If the interviewee is not a high profile person, it will be difficult to research information about them – an interview is often the journalist’s only chance to get to know their subject. In this case, the only way to acquire general knowledge about the subject’s background is to include some questions about their everyday life, for example, what they do for a living or where they grew up. Even if these questions don’t directly relate to the premise of the article, this factual information needs to be established. Asking these non-threatening questions first is also a good way of avoiding more personal questions until trust has been built.
It is usually necessary to cast judgements aside and remain neutral during an interview. If the subject feels that they are being judged, it may foster a sense of uneasiness or animosity between the journalist and subject, leading to the subject becoming more guarded with their responses, or less cooperative with the journalists needs in general. On the other hand, a judgement free, “safe” environment during the interview can lead to the subject being more open and honest with their responses. To remain neutral, interview questions must be carefully worded. For example, when interviewing an author, a journalist would be more wise to say “Why do you think people were critical of your last novel?” rather than “Why does everybody hate your novel?”
Remaining interested and curious during an interview is more than just a matter of courtesy. If a subject feels they are not being listened to, or that their time is not appreciated, they will become uninterested themselves, and probably answer questions minimally. As can be seen in an audio grab from the Week 2 lecture (Bill Moyes), an inquisitive attitude leads to the subject feeling more comfortable with speaking colourfully and in detail. In this case, the genuine curiosity displayed by the interviewer towards the subject, lead to a detailed anecdote and many character revealing quotes.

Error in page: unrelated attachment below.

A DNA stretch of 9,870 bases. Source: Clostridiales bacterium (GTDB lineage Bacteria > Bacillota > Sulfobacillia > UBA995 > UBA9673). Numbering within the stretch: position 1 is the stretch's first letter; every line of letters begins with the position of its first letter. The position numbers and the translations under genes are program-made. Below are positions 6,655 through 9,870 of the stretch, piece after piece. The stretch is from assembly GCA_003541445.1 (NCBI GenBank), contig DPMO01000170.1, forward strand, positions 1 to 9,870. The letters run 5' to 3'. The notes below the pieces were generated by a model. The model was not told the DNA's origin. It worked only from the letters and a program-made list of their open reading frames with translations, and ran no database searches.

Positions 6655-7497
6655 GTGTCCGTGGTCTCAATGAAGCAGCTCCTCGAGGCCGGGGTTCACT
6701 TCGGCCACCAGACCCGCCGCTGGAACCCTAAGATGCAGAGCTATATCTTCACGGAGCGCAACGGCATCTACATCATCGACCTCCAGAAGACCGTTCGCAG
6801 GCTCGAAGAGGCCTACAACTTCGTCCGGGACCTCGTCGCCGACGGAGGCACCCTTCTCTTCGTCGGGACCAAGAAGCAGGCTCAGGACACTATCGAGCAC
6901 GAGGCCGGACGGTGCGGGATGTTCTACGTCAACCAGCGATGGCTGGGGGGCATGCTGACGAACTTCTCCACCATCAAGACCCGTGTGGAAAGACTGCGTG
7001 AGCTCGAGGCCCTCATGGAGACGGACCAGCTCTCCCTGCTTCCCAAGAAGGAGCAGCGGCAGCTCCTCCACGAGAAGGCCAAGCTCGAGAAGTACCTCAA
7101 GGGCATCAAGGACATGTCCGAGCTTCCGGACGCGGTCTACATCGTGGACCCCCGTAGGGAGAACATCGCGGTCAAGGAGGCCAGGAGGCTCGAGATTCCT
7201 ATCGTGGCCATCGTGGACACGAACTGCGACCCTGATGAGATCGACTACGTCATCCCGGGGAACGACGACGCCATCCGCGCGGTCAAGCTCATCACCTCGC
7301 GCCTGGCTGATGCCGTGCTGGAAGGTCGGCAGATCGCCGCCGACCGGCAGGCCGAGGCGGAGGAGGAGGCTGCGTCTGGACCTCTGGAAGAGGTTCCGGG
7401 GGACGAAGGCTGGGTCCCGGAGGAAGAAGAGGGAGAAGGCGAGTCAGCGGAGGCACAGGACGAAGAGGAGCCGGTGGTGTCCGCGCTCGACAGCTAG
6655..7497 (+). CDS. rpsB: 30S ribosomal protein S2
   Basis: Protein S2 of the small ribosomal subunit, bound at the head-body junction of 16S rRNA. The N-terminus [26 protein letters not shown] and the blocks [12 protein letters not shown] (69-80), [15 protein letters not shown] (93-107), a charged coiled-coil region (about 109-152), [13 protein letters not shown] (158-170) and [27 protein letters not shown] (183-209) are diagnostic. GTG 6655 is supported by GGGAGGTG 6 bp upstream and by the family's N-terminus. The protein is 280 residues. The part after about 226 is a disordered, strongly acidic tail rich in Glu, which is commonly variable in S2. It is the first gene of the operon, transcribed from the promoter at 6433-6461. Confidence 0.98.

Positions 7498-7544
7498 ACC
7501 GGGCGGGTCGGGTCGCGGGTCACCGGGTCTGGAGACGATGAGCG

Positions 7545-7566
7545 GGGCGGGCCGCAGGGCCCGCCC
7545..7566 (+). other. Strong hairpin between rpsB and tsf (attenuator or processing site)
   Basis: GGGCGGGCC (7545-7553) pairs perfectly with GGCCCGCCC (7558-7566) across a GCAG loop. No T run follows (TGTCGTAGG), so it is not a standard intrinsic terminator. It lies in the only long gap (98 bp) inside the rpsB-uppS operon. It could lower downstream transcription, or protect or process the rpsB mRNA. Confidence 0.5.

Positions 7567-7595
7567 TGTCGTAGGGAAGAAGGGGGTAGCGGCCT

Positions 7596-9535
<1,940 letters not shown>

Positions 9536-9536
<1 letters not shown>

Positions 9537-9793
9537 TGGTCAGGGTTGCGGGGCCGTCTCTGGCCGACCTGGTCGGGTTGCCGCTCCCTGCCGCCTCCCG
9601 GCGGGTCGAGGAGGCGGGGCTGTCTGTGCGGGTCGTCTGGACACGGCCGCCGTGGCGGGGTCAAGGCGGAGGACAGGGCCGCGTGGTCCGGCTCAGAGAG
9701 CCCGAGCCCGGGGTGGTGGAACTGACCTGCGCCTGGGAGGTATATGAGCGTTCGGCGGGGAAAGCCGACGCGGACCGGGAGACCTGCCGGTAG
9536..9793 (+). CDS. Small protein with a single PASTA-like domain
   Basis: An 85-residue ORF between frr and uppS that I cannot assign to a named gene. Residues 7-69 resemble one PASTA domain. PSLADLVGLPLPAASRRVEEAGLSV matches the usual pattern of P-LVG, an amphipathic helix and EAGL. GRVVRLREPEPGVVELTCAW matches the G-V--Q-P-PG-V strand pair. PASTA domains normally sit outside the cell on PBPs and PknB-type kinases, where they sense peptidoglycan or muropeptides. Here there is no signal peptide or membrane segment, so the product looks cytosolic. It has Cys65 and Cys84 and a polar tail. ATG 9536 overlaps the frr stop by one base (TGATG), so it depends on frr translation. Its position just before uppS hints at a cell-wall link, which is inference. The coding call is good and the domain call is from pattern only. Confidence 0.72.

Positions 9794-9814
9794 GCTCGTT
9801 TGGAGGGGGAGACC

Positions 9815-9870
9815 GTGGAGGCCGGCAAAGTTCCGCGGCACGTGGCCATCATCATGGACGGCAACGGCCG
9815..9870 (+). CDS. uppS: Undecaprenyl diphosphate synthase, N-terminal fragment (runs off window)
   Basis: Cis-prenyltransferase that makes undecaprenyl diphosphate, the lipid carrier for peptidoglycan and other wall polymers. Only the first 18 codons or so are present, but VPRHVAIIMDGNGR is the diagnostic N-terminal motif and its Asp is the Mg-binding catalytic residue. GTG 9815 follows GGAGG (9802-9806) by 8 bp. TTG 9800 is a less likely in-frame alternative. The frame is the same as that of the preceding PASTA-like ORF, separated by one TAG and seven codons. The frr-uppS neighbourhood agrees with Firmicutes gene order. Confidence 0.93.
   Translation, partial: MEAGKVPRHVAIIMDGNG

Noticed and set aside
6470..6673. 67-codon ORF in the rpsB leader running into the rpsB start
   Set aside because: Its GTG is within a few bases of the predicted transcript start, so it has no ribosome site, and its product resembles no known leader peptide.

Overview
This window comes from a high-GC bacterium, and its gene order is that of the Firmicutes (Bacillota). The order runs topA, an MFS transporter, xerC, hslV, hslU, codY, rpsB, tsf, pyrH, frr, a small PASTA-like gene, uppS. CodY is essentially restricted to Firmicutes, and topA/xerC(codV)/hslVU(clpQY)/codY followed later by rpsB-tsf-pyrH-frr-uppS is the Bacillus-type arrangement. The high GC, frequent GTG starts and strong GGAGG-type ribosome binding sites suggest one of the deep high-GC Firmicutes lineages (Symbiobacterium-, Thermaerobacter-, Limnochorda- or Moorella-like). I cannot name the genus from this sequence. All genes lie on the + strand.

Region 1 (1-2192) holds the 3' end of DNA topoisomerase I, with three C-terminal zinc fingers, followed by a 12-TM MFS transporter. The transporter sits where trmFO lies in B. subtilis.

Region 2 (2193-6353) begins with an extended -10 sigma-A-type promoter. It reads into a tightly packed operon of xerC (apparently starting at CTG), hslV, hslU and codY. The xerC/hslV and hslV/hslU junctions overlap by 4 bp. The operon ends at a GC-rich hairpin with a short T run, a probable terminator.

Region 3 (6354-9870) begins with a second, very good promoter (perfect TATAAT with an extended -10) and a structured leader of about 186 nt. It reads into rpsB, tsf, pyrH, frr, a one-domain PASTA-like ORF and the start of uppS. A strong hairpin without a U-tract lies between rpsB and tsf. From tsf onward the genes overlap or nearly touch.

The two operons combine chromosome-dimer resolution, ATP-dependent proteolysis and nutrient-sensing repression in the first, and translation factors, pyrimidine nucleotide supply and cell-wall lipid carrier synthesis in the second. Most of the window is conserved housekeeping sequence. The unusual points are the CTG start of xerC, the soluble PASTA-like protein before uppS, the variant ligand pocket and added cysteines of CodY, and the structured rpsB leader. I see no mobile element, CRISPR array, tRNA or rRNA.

The journalist conducting the interview should be personable and aim to create some kind of chemistry between him/herself and the subject, and empathise with them. As a journalist, you are not only observing the subject, but being observed yourself. Your demeanour during an interview does influence the responses of the subject. For example, an aggressive demeanour can lead the subject to respond in a guarded way. In saying this, it would be foolish to avoid asking the ‘hard’ questions for fear of offending the subject. The journalist’s role is to report things in the public interest, and often potentially controversial or personal aspects of an article are the most interesting.
Ethical Considerations for Journalists
While there are many ‘black & white’ laws in place to protect journalists from prosecution, the ethical considerations of journalism are often less clear. In their pursuit of a story, journalists must tip-toe a very indistinct line between ethical and unethical practices. The Week 8 lecture (McHugh, 2013) contains some ethical guidelines for journalists. Most importantly, journalists should aim to be fair and impartial, and to strive to report events as truthfully and accurately as possible. Journalists should also be sensitive to those in distress or grieving, and respect requests for privacy.
They should also disclose the fact that they are a journalist so that people know there words and actions may be reported in the press. Many borderline unethical journalistic practices are still widely used in the media. An example of this is a journalist publishing quotes by citizens in an attempt to gauge the opinions of the public on the current government. If the journalist only publishes quotes by people who were critical of the government, and ignores those who were supportive of it, the article is imbalanced while still remaining truthful in a technical sense. Similarly, the use of loaded words with overtly negative or positive connotations to describe somebody may be truthful while still attempting to influence the audience by appealing to their emotions.